According to a 2012 International Labour Organization (ILO) report, 21 million people are victims of forced labor. The Asia-Pacific region accounts for the largest number of forced laborers in the world with 11.7 million victims (56 percent of the global total), followed by Africa with 3.7 million (18 percent) and Latin America with 1.8 million victims (nine percent).

According to the Huffington Post, approximately 75 to 80 percent of human trafficking and slavery is for sex. The rest are forced into labor exploitation, such as agriculture and construction work. In 2015, 5,544 cases of human trafficking were reported, as stated in a study by the National Human Trafficking Resource Center.

 

Top 5 Causes of Human Trafficking

 

  1. Poverty, war, natural disasters and a search for a better life.
    Traffickers look for people who are susceptible to coercion into the human trafficking industry. Those people tend to be migrants, fleeing their homes either because of economic hardship, natural disasters, conflict or political instability. The displacement of populations increases individuals’ emotional vulnerability, and frequently they do not have the financial support to protect themselves. This makes them subject to abuse through trafficking.
  2. Women and children are targets.
    In some societies, the devaluation of women and children make them far more vulnerable to trafficking than men. Traditional attitudes and practices, early marriage and lack of birth registration further increase the susceptibility of women and children. They are also targeted because of the demand for women in sex trafficking. A report by Equality Now states that 20.9 million adults and children are bought and sold worldwide into commercial sexual servitude, forced labor and bonded labor. Women and girls make up 98 percent of the victims trafficked for sexual exploitation.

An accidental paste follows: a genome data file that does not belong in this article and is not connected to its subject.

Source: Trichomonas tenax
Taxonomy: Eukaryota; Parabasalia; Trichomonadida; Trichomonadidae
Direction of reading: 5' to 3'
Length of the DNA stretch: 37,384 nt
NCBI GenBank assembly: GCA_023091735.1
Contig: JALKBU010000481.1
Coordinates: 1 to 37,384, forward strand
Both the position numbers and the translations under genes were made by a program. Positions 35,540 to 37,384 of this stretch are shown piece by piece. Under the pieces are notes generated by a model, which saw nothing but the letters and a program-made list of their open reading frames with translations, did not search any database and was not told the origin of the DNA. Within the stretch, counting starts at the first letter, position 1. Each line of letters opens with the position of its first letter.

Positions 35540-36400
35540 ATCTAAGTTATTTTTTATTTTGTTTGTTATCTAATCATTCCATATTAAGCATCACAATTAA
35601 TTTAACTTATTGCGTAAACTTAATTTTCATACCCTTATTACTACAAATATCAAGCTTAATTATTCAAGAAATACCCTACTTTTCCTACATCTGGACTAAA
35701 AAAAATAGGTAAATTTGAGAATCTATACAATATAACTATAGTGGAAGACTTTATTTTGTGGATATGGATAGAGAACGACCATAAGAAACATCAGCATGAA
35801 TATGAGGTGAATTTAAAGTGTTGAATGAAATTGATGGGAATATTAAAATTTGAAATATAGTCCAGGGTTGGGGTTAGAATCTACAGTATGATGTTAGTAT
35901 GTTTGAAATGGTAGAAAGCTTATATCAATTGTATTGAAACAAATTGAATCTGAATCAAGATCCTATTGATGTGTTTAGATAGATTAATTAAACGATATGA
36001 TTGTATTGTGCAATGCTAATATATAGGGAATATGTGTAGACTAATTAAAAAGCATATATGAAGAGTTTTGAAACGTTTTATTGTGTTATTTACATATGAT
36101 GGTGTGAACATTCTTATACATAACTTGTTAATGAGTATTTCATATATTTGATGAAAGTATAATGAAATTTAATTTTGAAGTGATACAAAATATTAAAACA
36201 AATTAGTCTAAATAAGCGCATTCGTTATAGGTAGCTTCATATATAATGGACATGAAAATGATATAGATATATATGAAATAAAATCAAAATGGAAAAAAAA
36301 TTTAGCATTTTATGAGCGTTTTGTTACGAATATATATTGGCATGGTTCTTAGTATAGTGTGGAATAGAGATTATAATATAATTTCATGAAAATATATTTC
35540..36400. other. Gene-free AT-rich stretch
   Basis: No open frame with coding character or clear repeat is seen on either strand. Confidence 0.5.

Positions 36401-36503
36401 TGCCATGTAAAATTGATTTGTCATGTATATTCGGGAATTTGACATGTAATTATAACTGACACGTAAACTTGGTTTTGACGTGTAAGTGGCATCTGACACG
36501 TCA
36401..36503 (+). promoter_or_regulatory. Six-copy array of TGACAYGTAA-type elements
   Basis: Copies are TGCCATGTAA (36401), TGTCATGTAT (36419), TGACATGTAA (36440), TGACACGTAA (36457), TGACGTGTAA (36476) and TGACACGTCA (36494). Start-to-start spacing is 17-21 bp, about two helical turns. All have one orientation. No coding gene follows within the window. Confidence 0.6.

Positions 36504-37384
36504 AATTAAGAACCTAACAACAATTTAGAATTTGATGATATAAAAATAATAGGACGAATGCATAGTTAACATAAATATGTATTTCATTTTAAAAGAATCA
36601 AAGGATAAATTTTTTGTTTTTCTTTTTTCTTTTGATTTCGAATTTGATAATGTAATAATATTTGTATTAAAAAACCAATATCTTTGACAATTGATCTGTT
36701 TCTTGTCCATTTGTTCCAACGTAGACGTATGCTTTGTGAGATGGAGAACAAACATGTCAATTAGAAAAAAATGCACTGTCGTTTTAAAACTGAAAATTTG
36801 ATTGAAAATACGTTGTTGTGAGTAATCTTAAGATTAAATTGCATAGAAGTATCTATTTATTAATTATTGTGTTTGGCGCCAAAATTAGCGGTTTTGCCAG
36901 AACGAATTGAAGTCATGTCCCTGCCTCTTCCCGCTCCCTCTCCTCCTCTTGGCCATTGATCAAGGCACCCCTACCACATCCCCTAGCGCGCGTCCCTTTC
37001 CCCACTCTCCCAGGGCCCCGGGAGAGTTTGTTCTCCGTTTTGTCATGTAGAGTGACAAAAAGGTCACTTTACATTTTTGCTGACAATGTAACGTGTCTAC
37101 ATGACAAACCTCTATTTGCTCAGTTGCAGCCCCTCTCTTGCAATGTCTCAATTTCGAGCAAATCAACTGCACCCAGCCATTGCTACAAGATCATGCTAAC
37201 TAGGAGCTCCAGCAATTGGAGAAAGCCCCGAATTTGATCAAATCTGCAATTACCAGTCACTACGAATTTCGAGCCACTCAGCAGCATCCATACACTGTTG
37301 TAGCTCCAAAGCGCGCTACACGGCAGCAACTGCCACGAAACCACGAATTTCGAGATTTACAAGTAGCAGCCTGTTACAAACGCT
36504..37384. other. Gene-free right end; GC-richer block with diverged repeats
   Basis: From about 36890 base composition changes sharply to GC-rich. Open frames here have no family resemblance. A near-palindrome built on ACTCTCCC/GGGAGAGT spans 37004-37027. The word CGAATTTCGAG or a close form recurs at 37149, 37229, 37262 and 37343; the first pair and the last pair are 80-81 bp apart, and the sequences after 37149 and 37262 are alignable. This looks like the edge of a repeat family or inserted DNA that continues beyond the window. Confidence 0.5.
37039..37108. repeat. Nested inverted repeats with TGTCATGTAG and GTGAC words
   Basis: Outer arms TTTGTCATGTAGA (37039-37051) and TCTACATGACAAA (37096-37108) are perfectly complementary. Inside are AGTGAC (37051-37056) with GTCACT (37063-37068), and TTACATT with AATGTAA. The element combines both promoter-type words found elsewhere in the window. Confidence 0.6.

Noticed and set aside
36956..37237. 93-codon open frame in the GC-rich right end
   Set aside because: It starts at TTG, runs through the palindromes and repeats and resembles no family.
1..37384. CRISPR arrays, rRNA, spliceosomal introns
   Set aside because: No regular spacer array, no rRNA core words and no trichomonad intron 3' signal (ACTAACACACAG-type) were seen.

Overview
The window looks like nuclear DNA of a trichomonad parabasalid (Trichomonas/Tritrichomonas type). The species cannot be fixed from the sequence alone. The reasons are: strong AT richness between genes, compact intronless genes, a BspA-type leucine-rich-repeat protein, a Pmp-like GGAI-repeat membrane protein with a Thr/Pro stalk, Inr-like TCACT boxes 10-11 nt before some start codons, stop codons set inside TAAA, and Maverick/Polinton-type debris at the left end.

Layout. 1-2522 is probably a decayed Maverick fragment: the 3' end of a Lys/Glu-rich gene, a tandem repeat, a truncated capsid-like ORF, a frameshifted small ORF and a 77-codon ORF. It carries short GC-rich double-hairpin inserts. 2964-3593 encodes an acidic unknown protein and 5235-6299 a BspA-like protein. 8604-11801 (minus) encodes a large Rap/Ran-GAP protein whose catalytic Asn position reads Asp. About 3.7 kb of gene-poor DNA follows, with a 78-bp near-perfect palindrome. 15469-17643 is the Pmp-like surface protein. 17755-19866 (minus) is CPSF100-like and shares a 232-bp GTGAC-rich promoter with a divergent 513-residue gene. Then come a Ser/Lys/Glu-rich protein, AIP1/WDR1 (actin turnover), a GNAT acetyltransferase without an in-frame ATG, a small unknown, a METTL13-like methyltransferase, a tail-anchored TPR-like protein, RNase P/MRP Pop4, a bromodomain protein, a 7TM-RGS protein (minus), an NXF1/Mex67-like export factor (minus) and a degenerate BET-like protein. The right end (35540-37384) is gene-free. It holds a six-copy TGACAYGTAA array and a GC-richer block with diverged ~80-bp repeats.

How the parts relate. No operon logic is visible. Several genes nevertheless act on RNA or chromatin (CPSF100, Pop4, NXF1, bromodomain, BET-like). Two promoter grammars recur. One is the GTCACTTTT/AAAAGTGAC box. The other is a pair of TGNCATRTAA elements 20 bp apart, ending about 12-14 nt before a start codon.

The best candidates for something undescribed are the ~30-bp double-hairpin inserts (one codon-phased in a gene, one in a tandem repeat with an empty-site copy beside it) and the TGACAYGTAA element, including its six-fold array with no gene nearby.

3. Demand for cheap labor.
    The service industry, particularly restaurants and kitchens, are common exploiters of human trafficking. There is also a demand for cheap domestic and agricultural labor. Employees are often initially promised a safe work space and a steady salary, only to later find that they are paid less than minimum wage and worked over time. Business owners guilty of this behavior continue to practice these illegal norms because the victims of trafficking can rarely protect themselves and they have very few alternatives.
  4. Human trafficking generates a huge profit.
    According to the ILO, the human trafficking industry generates a profit of $150 billion per year. Two-thirds is made from commercial sexual exploitation, while the remainder comes from forced economic exploitation such as domestic work and agriculture. Human trafficking is the fastest-growing and second-largest criminal industry in the world, after drug trafficking.
  5. Cases of human trafficking are difficult to identify.
    Some challenges in identifying victims of human trafficking arise because victims are well-hidden or highly traumatized. Those that are traumatized are unlikely to divulge information to investigators, either because they are scared to confront law enforcement, or because they are too troubled to respond. Consumers of human trafficking also contribute to the crime’s hidden nature, according to a report by the Urban Institute. Both traffickers and consumers are aware of the huge risk they take by participating in this illegal behavior and will do their best to cover up any illicit activity.

Initiatives to diminish these causes of human trafficking include international cooperation agreements, national policies against trafficking, improved immigration policies that can detect the exit or entry of humans being illegally trafficked, and increased infrastructure to protect those that are being exploited for labor or sex.